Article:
What Happens To Heat During Evaporation and Condensation?

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What Happens To Heat During Phase Changes? How does Evaporation and Condensation occur and what is the role of heat during change of states?

Have you ever gone swimming on a hot, sunny day? When you sat on the beach at first, you felt very hot. Then if you went into the water and got wet, you could sit in the sun and feel quite cool until your skin and bathing suit were dry again, The sun was just as hot as it was before you got wet, but you felt cooler. When anything becomes cool, you know that heat is being taken away from it.

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What Happens To Heat During Evaporation and Condensation?

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What happens during evaporation is like what happens during melting.

Just as heat is needed to change a solid to a liquid, so heat is needed to change a liquid to a gas. When any liquid evaporates, heat is absorbed. This heat is taken from the materials around the evaporating liquid. You know that some heat is always leaving your body. When water evaporates from your wet hands, they feel cool because they are giving out heat faster than usual. If you fan your hands or swing them in the air, they feel even cooler because the air evaporates more rapidly. Alcohol or ether evaporates much faster than water does. So if your hands are wet with alcohol or ether, the cooling effect is even greater than with water.

The cooling effect of evaporation is used to I measure the humidity, or amount of moisture in the air. This is often done with an instrument called a wet-and-dry-bulb thermometer. It really contains two thermometers. One thermometer, which has nothing around the bulb, is osed to measure the actual temperature of the air. The other thermometer has a piece of cloth around ike bulb.

This cloth is kept wet by having its lower end in a small bottle of water. Or it is dipped in water when a reading is to be taken. When the air is quite dry, water evaporates from the wet bulb rapidly. So its reading is several degrees below that of the dry-bulb thermometer. If the air is quite moist, water evaporates from the wet bulb slowly. Its reading will be almost the same as that of the dry-bulb thermometer. When the air is completely full of water vapor, evaporation stops. Then the two thermometers read the same. When the readings of the two thermometers are known, the humidity can be found by looking in a table of figures that comes with the instrument.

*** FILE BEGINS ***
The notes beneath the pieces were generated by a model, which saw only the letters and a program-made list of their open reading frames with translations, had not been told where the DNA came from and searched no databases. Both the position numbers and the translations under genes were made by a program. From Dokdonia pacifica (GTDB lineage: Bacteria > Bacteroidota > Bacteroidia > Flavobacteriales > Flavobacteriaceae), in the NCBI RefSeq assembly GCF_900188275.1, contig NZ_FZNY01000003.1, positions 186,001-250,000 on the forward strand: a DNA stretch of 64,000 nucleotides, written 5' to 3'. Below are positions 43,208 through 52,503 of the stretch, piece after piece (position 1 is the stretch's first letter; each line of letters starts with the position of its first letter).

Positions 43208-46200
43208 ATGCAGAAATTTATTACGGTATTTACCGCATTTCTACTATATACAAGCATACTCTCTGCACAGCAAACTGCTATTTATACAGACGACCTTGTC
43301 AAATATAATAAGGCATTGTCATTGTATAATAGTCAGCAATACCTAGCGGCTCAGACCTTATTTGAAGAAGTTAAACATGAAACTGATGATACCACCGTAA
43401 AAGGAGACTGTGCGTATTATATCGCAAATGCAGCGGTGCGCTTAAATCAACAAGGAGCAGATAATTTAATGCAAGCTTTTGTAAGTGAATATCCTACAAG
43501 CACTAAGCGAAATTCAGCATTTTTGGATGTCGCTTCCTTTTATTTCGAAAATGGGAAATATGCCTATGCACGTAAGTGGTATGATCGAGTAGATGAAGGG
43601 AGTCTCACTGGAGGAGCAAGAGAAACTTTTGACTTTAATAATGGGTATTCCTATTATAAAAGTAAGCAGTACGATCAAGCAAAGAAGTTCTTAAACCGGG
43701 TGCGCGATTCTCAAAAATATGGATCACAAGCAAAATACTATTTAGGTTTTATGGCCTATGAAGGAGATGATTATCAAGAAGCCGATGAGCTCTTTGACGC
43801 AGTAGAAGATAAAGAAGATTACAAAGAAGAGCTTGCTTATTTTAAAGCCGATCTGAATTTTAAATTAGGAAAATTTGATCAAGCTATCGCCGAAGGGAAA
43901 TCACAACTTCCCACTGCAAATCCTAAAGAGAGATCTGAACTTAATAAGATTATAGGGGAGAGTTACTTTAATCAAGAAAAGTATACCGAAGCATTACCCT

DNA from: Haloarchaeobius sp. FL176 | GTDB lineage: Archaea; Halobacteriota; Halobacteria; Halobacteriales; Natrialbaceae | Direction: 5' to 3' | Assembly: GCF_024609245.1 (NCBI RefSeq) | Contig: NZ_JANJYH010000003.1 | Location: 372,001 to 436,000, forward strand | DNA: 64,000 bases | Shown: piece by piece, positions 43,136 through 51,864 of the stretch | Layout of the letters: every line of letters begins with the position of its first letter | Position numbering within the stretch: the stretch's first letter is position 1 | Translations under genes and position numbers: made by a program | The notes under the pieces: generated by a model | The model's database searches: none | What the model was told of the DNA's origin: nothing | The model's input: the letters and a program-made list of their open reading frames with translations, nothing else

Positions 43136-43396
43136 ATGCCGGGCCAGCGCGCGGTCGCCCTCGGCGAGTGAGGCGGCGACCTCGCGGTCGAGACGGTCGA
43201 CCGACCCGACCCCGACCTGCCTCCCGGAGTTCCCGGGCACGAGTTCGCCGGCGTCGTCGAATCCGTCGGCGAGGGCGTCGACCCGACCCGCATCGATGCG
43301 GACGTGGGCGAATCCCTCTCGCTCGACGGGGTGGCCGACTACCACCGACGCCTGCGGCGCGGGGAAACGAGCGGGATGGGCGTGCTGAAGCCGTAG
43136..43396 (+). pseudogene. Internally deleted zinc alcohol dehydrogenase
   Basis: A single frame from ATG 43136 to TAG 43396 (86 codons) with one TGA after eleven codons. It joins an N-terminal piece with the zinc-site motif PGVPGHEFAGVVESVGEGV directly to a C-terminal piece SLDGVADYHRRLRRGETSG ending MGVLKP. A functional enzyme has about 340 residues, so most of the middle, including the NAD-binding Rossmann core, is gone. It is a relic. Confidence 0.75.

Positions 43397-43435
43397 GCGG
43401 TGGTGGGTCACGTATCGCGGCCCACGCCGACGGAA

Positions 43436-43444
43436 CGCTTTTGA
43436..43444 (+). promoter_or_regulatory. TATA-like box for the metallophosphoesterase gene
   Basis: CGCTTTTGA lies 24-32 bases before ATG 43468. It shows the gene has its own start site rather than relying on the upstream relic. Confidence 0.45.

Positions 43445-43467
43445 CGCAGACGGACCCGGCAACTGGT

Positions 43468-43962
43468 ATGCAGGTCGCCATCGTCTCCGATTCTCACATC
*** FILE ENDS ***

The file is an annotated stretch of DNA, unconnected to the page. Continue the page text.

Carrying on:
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What Happens To Heat During Evaporation and Condensation?

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Evaporation takes place at all temperatures.

But as a liquid becomes hotter, it evaporates faster. If it is heated hot enough, it will boil. You know that water boils at 212° F., or 100° C. When water is heated, it gets steadily hotter until it reaches the boiling temperature. Then steam begins to form very rapidly. After steam has begun to form, the water gets no hotter. It stays at the boiling temperature until all of it evaporates, no matter how long it is boiled or how much heat is used. When boiling water changes to steam, heat is absorbed.

The heat is needed to change the liquid to a gas. To change 1 gram of boiling water to steam takes 539 calories of heat. This heat pulls the molecules of water loose from each other and makes them fly farther apart. They fly so far apart that a cubic foot of boiling water makes 1600 cubic feet of steam.

When water evaporates at any temperature, it cools things because it absorbs heat from whatever is around it. The heat makes the molecules move faster and farther apart. Then when water vapor changes back to liquid water, the molecules must be slowed down and brought closer together.

So the same amount of heat needed to make the water evaporate must be removed from the water vapor before it can condense. Steam is water vapor at the same temperature as boiling water. As steam is cooled, it gives out heat and condenses.

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